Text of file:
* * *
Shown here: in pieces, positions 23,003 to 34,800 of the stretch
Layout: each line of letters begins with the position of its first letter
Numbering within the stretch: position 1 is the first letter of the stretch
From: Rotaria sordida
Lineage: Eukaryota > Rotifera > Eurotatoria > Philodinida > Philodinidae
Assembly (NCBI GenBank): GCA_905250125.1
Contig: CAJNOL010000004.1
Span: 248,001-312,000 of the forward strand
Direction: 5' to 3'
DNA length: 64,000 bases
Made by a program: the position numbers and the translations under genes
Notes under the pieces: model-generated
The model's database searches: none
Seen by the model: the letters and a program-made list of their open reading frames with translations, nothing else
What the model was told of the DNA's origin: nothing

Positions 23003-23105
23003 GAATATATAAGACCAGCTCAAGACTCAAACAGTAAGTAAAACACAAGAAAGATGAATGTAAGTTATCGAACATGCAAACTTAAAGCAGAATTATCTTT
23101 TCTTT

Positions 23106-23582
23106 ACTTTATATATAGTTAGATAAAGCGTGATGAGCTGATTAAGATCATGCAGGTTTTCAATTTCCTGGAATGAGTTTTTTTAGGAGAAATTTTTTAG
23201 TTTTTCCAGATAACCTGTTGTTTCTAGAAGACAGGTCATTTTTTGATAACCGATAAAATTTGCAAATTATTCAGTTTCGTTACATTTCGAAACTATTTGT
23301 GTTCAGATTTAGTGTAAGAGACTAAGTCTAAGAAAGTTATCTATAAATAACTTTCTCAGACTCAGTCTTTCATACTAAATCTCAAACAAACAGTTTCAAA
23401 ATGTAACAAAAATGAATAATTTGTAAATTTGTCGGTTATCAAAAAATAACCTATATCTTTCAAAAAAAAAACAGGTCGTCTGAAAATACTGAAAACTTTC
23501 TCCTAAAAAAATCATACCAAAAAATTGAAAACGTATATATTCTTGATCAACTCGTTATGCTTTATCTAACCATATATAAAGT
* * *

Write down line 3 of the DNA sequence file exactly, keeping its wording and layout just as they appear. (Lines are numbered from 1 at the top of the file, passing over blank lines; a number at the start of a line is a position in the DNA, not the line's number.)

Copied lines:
Numbering within the stretch: position 1 is the first letter of the stretch